**Guest post from Matt S.**
Puppy Socialization is an often discussed, but an all-too-often misunderstood topic. No other single thing is as important to ensuring that your new bundle of joy will turn into a well-adjusted family member. What is puppy socialization, you ask? Puppy socialization is the concerted effort to expose your puppy to as many different people, environments, situations and experiences, all while controlling the process in order to ensure the safety of the puppy and prevent unnecessary fright.
Ideally, you will be bringing your new puppy home at 8 weeks of age. It is important that puppies not be taken away from their littermates before 7 weeks of age, and most reputable breeders will not release their puppies until 8 weeks of age. This gives you approximately one month to ensure your puppy is well socialized. While socialization continues to be important past 12 weeks of age, the time frame from 8 to 12 weeks is the most critical. Miss those precious weeks, and you risk never again being able to lay the crucial groundwork necessary for proper socialization.
Before you begin taking your puppy out to meet the world, please make sure you puppy has been started on his puppy vaccinations. The more places you take your puppy, the higher the chance that he could be exposed to a potentially harmful virus. Vaccinate your puppy according the recommended vaccination schedule of veterinarians in your area.
Dr. Ian Dunbar, a noted animal behaviorist, veterinarian, and author has a simple rule of thumb that can be extremely effective. He recommends introducing your puppy to “100 people by 12 weeks” of age. While this certainly takes a bit of dedication to accomplish, the efforts will be heartily rewarded. In carrying out this mission, not only will your puppy be exposed to many new friends, in all likelihood, he will be exposed to myriad of experiences and situations. The things he will be exposed to include, but are not limited to: linoleum floors, reflective windows, automatic doors, stairs, vehicles, bicycles, children, lawnmowers, other dogs and more. If a puppy isn’t introduced to these things prior to 12 weeks of age, their natural response will likely be that of fear rather than happy curiosity. The positive introduction will have life-long benefits.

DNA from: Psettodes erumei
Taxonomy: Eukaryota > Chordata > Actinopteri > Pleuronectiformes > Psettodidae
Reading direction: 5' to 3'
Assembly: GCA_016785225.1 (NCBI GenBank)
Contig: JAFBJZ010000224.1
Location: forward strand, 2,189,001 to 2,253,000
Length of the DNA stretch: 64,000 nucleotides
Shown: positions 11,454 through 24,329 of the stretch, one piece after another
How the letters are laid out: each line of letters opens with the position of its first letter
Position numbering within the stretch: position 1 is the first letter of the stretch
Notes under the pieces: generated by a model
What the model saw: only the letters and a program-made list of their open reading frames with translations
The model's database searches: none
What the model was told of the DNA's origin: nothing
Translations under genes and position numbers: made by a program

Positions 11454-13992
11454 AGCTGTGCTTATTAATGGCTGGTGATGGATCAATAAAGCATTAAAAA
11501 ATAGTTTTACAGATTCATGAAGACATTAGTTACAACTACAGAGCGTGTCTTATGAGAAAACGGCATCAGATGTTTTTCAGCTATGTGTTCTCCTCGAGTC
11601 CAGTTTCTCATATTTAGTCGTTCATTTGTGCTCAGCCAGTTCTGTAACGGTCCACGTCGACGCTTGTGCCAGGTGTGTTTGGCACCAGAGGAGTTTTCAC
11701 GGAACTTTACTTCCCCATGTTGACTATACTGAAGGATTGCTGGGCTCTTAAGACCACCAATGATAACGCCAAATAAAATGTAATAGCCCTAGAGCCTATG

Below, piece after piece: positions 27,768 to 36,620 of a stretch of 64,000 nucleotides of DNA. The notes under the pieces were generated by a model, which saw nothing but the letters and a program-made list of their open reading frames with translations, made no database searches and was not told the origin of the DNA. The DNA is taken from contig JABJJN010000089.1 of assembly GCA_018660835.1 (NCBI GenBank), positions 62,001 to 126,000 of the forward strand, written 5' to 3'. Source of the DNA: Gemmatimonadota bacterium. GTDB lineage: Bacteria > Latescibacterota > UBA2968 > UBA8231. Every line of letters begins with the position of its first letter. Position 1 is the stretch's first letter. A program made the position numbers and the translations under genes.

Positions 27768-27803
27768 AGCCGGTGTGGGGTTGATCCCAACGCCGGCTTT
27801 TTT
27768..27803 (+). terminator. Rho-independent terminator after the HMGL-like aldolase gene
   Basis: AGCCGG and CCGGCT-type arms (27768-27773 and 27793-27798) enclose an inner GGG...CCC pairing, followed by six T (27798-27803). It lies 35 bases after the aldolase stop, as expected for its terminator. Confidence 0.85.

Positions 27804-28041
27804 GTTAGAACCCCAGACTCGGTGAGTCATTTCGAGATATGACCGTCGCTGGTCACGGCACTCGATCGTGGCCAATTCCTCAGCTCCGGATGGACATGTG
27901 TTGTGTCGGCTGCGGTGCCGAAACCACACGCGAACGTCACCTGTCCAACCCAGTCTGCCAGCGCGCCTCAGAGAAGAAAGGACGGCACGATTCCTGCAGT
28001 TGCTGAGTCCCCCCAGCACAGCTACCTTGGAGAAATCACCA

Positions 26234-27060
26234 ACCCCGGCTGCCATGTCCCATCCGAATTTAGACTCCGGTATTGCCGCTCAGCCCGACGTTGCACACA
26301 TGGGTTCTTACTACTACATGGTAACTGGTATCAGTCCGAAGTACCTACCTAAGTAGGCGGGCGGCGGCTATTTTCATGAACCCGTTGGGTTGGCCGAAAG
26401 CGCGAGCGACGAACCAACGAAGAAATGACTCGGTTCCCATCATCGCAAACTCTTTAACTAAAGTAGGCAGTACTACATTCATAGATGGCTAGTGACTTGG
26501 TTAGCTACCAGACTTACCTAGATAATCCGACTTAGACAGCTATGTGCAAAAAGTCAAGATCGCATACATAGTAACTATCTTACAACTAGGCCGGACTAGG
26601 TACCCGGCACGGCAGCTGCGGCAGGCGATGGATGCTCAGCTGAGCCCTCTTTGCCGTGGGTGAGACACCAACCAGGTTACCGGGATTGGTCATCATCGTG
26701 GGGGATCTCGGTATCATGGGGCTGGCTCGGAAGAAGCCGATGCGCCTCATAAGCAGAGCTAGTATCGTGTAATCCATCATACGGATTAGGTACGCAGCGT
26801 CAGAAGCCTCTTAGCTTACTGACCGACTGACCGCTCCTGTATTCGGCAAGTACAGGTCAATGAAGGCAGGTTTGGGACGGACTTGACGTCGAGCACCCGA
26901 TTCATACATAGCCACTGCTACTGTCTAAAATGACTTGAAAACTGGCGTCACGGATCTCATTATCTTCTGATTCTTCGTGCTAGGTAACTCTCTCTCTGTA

If you have Puppy Kindergarten classes available in your area, make enrolling in them a high priority. This will introduce your puppy to many other puppies in a safe, controlled environment. The classes will lay a foundation for your puppy to develop positive dog-to-dog behavior traits. If there aren’t any Puppy Kindergarten classes in your area, contact a local dog obedience instructor to see if they will allow you simply bring your puppy to their classes, even if your puppy is too young to take part in the class exercises. The simple act of introducing your puppy to other dogs is the important element.
What if you have missed the critical 8-12 week time period? Well, don’t lose hope. Socialization is a process that continues up to 12-18 months of age. Keep introducing your older puppy to as many different experiences as possible. Try to keep every experience as positive as you can. If your puppy does react with fear, don’t reassure him, as this simply reinforces that fear is an acceptable reaction. Instead, ignore his behavior and back out of the situation. Try again another time, and hope for a better result. Over time, your puppy should begin to desensitize to the experience and realize that his fear is unfounded. One tip would be to work in tandem with another well-socialized dog. When your puppy sees that the other dog is not alarmed or nervous about the situation, it is more likely your puppy will accept the situation more confidently.
Hopefully, this information will give you a better understanding about the importance of puppy socialization. Remember, the most critical time is from 8 to 12 weeks of age. Dedicate yourself to introducing your puppy to as many different situations as possible during this age and your puppy will pay you back for a lifetime.